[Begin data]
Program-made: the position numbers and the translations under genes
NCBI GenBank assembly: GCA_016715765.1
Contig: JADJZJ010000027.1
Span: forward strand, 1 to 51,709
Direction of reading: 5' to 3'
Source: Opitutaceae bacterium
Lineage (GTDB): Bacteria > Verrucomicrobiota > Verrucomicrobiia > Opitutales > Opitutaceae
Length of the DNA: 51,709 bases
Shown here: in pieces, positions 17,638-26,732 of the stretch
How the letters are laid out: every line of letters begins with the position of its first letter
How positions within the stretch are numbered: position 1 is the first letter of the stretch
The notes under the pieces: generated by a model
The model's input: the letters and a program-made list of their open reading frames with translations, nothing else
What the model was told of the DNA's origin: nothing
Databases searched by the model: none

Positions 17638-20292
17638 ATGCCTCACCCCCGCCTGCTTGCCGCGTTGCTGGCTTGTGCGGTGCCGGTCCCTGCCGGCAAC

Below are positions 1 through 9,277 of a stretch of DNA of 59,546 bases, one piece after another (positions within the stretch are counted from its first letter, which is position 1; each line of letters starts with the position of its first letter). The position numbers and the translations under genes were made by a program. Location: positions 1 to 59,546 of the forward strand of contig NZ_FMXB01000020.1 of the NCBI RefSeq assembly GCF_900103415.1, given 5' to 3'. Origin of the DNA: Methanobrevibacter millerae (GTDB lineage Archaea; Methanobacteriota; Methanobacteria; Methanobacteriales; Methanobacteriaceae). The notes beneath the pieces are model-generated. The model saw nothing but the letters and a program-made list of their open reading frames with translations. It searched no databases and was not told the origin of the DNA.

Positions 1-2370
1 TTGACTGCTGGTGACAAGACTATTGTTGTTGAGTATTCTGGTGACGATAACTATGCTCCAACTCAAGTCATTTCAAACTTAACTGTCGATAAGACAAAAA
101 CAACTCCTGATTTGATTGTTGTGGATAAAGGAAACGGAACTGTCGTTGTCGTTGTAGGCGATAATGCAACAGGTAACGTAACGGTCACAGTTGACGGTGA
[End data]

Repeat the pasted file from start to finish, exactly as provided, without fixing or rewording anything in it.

Program-made: the position numbers and the translations under genes
NCBI GenBank assembly: GCA_016715765.1
Contig: JADJZJ010000027.1
Span: forward strand, 1 to 51,709
Direction of reading: 5' to 3'
Source: Opitutaceae bacterium
Lineage (GTDB): Bacteria > Verrucomicrobiota > Verrucomicrobiia > Opitutales > Opitutaceae
Length of the DNA: 51,709 bases
Shown here: in pieces, positions 17,638-26,732 of the stretch
How the letters are laid out: every line of letters begins with the position of its first letter
How positions within the stretch are numbered: position 1 is the first letter of the stretch
The notes under the pieces: generated by a model
The model's input: the letters and a program-made list of their open reading frames with translations, nothing else
What the model was told of the DNA's origin: nothing
Databases searched by the model: none

Positions 17638-20292
17638 ATGCCTCACCCCCGCCTGCTTGCCGCGTTGCTGGCTTGTGCGGTGCCGGTCCCTGCCGGCAAC

Below are positions 1 through 9,277 of a stretch of DNA of 59,546 bases, one piece after another (positions within the stretch are counted from its first letter, which is position 1; each line of letters starts with the position of its first letter). The position numbers and the translations under genes were made by a program. Location: positions 1 to 59,546 of the forward strand of contig NZ_FMXB01000020.1 of the NCBI RefSeq assembly GCF_900103415.1, given 5' to 3'. Origin of the DNA: Methanobrevibacter millerae (GTDB lineage Archaea; Methanobacteriota; Methanobacteria; Methanobacteriales; Methanobacteriaceae). The notes beneath the pieces are model-generated. The model saw nothing but the letters and a program-made list of their open reading frames with translations. It searched no databases and was not told the origin of the DNA.

Positions 1-2370
1 TTGACTGCTGGTGACAAGACTATTGTTGTTGAGTATTCTGGTGACGATAACTATGCTCCAACTCAAGTCATTTCAAACTTAACTGTCGATAAGACAAAAA
101 CAACTCCTGATTTGATTGTTGTGGATAAAGGAAACGGAACTGTCGTTGTCGTTGTAGGCGATAATGCAACAGGTAACGTAACGGTCACAGTTGACGGTGA